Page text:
Even when you lose in court, you still have so much more sitting in the bank that they’re not going to stop. And that’s the part we really have got to do something about. And that has to obviously come from the regulators, from the federal level, the government, the trial lawyers do what they can here. And they’re trying to make these victims whole. But the goal of all of it, everything they do is to change the system. And back in the day, that used to be how it was, you know, with the, the Pinto litigation, the tobacco litigation, they changed the system. So people started buying the system and now you can’t change that as easily anymore.
Brigida Santos: Yeah. So let’s talk about the regulatory capture. California, Bayer lost three trial lawsuits. So the three juries decided against them saying that in California they should be warning people on labels that this product could potentially cause cancer. You know, proposition 65 in California requires certain chemicals to be listed on, on that list. This is potentially one of them, but because the EPA fought back and said that there is no research to support the science that it is harmful, they have now prevented any companies in California from putting those labels on. Why is this happening when the world health organization’s international research for cancer says otherwise? They say that it is a carcinogen.
Farron Cousins: Right. Well, all of the major real studies that have looked at this have come to the same conclusion. You know, you, you’ve got your, your non Hodgkin’s lymphoma, all sorts of other cancers, other endocrine problems, you know, nervous system issues. There was a great article on eco watch several years ago. It listed out more than two dozen diseases and illnesses that had been linked to glyphosate exposure. And all of those were independent scientists doing these studies coming forward and saying, hey, this is what we found. This is bad. Monsanto on the other hand, Bayer Monsanto, but just Monsanto back in the day, they started the glyphosate task force where they had their own personal scientists going out there and just saying, no, no, no, this stuff is safe enough to drink. And then when they asked executives over at Monsanto, hey, would you drink a glass of it? That’s when they, oh, it well of course not.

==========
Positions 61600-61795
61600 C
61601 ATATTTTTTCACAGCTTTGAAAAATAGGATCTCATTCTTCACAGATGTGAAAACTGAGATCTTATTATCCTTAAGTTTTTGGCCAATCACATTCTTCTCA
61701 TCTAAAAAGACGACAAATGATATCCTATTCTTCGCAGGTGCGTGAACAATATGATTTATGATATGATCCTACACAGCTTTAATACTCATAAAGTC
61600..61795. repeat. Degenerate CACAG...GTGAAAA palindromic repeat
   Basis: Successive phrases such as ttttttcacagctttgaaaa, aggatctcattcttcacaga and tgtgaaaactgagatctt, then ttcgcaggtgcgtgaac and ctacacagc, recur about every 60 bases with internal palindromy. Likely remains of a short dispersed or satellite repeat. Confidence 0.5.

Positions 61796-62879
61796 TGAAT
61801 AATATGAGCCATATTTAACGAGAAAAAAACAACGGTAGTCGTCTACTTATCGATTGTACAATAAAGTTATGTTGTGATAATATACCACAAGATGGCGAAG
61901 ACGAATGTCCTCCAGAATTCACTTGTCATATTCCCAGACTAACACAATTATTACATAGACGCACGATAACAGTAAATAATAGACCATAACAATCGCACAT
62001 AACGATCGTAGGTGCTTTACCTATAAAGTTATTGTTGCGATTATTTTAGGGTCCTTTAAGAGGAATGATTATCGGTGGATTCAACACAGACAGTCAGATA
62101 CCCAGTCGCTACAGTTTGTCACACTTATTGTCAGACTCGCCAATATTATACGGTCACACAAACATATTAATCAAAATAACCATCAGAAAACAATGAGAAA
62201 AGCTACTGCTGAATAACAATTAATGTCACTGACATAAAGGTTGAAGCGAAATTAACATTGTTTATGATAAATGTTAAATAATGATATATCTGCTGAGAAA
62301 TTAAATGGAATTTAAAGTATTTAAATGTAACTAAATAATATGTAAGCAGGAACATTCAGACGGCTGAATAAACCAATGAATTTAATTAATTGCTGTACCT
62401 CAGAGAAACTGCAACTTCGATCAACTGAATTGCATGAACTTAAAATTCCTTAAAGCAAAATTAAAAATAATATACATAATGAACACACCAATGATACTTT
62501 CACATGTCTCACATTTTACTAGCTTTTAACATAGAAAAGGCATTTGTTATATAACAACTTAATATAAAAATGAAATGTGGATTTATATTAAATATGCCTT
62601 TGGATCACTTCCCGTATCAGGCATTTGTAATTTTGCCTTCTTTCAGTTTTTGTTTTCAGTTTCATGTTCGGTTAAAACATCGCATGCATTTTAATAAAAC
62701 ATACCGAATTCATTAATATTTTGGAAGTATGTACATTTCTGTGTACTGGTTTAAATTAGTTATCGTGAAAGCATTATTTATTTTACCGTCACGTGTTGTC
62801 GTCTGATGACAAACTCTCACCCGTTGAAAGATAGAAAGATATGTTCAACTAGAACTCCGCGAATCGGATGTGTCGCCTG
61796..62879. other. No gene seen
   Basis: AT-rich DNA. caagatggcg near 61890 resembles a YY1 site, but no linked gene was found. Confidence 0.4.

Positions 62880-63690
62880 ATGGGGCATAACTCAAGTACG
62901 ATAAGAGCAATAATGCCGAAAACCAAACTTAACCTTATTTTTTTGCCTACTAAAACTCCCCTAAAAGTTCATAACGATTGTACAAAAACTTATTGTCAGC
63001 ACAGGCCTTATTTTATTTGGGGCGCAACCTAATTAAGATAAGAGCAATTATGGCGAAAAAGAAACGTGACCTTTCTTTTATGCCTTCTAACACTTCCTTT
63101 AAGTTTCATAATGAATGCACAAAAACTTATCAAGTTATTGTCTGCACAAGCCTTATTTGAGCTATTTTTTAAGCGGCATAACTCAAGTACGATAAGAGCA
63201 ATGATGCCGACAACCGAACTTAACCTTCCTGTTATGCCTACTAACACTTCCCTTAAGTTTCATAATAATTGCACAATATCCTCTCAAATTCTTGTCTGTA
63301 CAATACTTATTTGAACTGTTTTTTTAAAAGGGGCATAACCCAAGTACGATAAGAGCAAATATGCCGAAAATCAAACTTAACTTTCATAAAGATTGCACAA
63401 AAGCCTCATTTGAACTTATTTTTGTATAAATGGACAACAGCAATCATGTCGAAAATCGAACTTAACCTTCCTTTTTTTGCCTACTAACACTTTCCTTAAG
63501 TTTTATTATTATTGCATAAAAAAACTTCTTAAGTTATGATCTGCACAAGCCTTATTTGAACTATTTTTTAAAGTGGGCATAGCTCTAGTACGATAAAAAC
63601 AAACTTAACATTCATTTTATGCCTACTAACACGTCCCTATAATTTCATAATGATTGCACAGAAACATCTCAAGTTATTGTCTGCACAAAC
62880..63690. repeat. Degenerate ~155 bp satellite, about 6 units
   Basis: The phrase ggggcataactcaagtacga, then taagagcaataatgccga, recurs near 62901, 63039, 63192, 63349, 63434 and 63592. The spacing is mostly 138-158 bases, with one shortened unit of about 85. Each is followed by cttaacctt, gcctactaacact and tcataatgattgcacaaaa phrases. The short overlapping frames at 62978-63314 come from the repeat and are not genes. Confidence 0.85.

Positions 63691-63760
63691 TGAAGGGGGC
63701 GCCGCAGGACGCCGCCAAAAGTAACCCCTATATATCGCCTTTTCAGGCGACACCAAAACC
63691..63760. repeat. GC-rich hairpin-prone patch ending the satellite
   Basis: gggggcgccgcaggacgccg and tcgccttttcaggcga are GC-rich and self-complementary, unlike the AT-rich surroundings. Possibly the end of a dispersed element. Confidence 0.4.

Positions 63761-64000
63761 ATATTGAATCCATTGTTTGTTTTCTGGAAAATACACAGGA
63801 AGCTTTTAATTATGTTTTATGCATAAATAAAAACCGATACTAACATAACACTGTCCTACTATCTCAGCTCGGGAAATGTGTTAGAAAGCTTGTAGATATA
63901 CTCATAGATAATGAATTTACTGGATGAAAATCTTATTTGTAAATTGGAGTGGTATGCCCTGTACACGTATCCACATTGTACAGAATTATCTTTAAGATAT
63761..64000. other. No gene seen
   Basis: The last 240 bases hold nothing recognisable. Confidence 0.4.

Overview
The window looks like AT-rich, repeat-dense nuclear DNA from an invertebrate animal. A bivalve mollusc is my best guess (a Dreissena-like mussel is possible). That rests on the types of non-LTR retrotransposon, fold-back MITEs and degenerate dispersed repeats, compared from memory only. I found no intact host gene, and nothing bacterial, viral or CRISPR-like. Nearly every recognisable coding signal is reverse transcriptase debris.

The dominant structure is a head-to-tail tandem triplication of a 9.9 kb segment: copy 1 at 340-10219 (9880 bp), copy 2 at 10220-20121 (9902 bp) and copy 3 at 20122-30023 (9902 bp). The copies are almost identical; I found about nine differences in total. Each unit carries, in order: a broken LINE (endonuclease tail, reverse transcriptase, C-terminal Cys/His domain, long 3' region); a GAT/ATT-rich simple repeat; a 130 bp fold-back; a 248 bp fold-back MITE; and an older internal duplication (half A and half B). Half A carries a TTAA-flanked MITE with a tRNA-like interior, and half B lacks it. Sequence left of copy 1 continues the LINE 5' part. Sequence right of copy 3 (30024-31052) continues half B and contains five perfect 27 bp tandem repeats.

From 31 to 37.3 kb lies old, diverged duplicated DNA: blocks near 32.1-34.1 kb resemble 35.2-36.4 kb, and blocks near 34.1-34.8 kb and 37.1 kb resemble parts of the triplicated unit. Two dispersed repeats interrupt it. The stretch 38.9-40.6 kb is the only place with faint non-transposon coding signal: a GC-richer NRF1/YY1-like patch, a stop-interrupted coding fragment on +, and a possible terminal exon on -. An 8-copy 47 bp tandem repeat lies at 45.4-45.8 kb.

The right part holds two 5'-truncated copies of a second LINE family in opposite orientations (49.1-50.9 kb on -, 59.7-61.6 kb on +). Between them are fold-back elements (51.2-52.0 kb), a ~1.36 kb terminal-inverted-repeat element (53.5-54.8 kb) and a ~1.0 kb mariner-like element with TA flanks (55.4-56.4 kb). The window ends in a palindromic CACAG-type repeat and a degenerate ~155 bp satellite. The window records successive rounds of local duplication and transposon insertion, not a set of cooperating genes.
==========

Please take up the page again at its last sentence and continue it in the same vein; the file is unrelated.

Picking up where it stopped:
That’d be, you know, suicide. Well they didn’t say that but, but they understand what it is. Then they use this group called AgBioChatter. It’s kind of like a list serve and it lists all these industry friendly scientists and lots of different corporations use this and they go through there, they find one, okay, this is a guy who specializes in this. He’s willing to say things that are not true. We just have to pay him the money. He’ll put his name on this study or he’ll conduct a study for us that we know is going to be favorable. Those are things we found out so far through documents that have been released through these lawsuits. These are all things that have happened. You know, and I, I think the public has to understand that. We’re not sitting here speculating on any of this anymore.
We know for a fact all of these have happened. They, there is this list of scientists, AgBioChatter. People need to look at that. It’s disgusting. But that’s how these corporations do it and they have more, more freedom, I guess more access to media. They have more access to buy advertisements. You know, the, the, the guy out there who got cancer from this, he can’t do any of that. He can’t go out there and tell his story to, to the New York times. Monsanto has already, you know, paid for advertisements there. And so that’s why Monsanto has the louder voice and is able to create this confusion over well, maybe there’s not, maybe there is. No, there definitely is. Don’t buy into the propaganda.